Maruti Ciaz long term review, second report
28th Aug 2015 10:20 am
Our longtermer handles the concrete jungle with aplomb.
Normally, choosing a long-term car from our fleet is easy. Unless there’s a new car I haven’t driven enough, I naturally gravitate to what’s fastest and most fun. But not this month. The combination of a stiff lower back and Mumbai’s bombed-out monsoon roads had me searching for a car with a good ride and a supportive driver’s seat.
Tata’s Zest and Maruti’s Ciaz are pretty neck and neck when it comes to ride, especially at low speeds. The Maruti, however, clearly has the nicer seat. It holds you quite well over the bumps, lower back support is spot on and it is reasonably wide too. The cushion is a bit hard, but that’s only something you notice initially.
What I’ve also discovered over the weeks I’ve been driving it in and around Mumbai, is that Maruti’s engineers seem to have done everything in their power to improve the ride at low speeds. The big tyres help, there’s plenty of compliance in the springs and this allows the Ciaz to put down a layer of cushioning between the wheels and the road. What I now also find, now that my back is slightly better, is that the Maruti Ciaz remains flat over the bumps even if I up the speed. And the suspension works really silently too, which means I now barely slow down for the regular bad patches I encounter on my daily route to office.
The other area Maruti engineers have done a good job is with the bottom-end responses of the K14 engine. The engine is tractable and vibration-free, and pulls cleanly from as low as 800rpm. Throttle responses are crisp — there’s no hesitation if you tap the throttle here. Short shift up early into third, and it doesn’t complain either. So at times, I find I can get by using only 800rpm to 1,500rpm in traffic, without feeling a lack of power. And this is also helped by the short gearing.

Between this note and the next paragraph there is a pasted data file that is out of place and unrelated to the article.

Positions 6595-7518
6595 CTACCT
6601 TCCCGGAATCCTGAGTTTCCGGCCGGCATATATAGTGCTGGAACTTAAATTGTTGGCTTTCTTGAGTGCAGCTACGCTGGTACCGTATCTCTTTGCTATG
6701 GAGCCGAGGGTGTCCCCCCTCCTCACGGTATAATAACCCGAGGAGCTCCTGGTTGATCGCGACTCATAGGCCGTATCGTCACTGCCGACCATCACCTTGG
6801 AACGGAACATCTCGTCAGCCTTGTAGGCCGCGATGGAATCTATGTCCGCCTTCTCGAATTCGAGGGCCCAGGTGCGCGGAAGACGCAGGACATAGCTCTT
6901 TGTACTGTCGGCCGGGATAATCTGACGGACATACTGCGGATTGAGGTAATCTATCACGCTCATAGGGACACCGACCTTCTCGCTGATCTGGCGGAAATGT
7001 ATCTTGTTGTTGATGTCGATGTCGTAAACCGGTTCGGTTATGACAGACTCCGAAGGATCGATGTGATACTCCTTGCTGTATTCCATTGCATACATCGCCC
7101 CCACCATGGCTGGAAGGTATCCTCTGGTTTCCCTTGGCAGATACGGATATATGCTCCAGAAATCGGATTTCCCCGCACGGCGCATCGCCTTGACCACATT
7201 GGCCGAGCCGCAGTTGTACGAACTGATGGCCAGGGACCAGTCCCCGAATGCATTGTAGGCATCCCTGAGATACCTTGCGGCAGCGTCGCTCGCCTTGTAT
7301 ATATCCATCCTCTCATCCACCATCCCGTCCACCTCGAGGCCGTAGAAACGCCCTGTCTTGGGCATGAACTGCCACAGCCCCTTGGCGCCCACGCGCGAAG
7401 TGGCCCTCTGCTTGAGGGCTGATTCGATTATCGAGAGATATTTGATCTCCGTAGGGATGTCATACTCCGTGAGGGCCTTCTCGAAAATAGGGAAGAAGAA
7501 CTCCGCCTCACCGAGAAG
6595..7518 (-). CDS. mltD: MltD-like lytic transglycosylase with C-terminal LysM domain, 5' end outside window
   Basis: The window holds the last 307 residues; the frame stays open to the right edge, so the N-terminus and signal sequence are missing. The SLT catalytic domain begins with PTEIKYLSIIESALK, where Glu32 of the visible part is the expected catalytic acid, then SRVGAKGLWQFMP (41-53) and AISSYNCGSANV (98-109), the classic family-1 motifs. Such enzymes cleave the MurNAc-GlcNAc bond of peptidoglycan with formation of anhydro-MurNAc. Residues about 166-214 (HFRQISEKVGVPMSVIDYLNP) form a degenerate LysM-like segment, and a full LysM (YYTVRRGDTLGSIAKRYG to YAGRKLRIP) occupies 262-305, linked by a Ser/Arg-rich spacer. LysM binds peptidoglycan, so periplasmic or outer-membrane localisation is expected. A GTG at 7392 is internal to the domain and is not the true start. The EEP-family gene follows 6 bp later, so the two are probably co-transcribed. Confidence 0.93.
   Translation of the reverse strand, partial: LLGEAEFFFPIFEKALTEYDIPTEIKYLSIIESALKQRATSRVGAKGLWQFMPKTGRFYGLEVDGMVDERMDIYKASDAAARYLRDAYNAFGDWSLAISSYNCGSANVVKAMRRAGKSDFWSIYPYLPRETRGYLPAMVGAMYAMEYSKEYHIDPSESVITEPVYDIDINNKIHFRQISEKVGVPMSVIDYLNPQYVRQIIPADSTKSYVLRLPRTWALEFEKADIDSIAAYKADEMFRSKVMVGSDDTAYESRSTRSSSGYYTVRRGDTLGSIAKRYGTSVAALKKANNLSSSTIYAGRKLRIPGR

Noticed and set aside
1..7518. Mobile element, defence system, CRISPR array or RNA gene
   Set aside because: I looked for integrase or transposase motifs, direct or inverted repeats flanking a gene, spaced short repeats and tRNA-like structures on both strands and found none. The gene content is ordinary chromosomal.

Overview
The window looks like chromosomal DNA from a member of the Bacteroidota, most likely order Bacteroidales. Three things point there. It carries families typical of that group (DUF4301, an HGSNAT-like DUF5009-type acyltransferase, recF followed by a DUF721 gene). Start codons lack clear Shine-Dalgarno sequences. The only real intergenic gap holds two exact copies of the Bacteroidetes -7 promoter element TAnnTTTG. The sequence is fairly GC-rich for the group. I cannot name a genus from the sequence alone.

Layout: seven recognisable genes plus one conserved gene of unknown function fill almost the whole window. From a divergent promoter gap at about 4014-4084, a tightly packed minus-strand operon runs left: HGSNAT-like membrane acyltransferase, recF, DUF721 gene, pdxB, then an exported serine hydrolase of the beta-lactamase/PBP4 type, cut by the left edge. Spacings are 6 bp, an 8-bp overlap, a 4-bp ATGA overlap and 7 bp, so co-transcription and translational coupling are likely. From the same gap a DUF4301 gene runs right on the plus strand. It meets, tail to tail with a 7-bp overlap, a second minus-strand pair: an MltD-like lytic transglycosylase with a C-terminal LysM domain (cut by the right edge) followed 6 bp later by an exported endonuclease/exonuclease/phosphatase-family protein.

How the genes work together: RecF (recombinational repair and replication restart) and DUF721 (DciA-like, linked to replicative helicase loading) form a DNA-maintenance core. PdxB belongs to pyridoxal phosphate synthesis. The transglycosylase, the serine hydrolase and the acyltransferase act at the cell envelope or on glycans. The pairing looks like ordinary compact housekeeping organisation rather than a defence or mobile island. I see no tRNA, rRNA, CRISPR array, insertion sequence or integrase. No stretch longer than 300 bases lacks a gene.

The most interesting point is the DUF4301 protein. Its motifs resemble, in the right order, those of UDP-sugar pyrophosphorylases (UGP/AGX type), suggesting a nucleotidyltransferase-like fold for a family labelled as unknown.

What also helps is the fact that the gearbox throw is quite short and switch-like. You need a bit of a firm shove at times, but otherwise, first to second and second to third are just a quick pull and push away. So the petrol Ciaz, as a result, feels right at home in the city and, importantly, is easy to drive in an efficient manner.
What I’ve also discovered, quite by chance, is that the Bluetooth pairs with your phone quickly only when you start up. Miss that window, however, and it’s difficult to do it via the cryptic menu. The best way to do it then is to switch the car off, start up the Bluetooth on your phone and then restart the car — a bit long-winded, but at least it works. Call quality, however, is very clear and the system is quite quick and responsive.
So, while our Ciaz feels a bit nervous and out of its depth at highway speeds above 120, it clearly is well-suited to the city.